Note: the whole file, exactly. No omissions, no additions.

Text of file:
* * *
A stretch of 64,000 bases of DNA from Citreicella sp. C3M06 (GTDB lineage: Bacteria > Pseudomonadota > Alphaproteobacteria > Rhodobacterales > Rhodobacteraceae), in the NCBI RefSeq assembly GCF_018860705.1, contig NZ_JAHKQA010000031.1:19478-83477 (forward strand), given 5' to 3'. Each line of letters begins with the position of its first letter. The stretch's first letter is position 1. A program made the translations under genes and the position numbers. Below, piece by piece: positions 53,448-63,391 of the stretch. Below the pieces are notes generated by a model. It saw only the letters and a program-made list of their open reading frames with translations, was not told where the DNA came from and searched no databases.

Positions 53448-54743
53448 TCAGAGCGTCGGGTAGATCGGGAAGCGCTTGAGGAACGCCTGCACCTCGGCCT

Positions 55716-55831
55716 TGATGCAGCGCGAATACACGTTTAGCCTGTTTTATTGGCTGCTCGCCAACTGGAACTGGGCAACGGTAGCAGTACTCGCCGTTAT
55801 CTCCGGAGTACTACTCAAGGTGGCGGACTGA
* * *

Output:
A stretch of 64,000 bases of DNA from Citreicella sp. C3M06 (GTDB lineage: Bacteria > Pseudomonadota > Alphaproteobacteria > Rhodobacterales > Rhodobacteraceae), in the NCBI RefSeq assembly GCF_018860705.1, contig NZ_JAHKQA010000031.1:19478-83477 (forward strand), given 5' to 3'. Each line of letters begins with the position of its first letter. The stretch's first letter is position 1. A program made the translations under genes and the position numbers. Below, piece by piece: positions 53,448-63,391 of the stretch. Below the pieces are notes generated by a model. It saw only the letters and a program-made list of their open reading frames with translations, was not told where the DNA came from and searched no databases.

Positions 53448-54743
53448 TCAGAGCGTCGGGTAGATCGGGAAGCGCTTGAGGAACGCCTGCACCTCGGCCT

Positions 55716-55831
55716 TGATGCAGCGCGAATACACGTTTAGCCTGTTTTATTGGCTGCTCGCCAACTGGAACTGGGCAACGGTAGCAGTACTCGCCGTTAT
55801 CTCCGGAGTACTACTCAAGGTGGCGGACTGA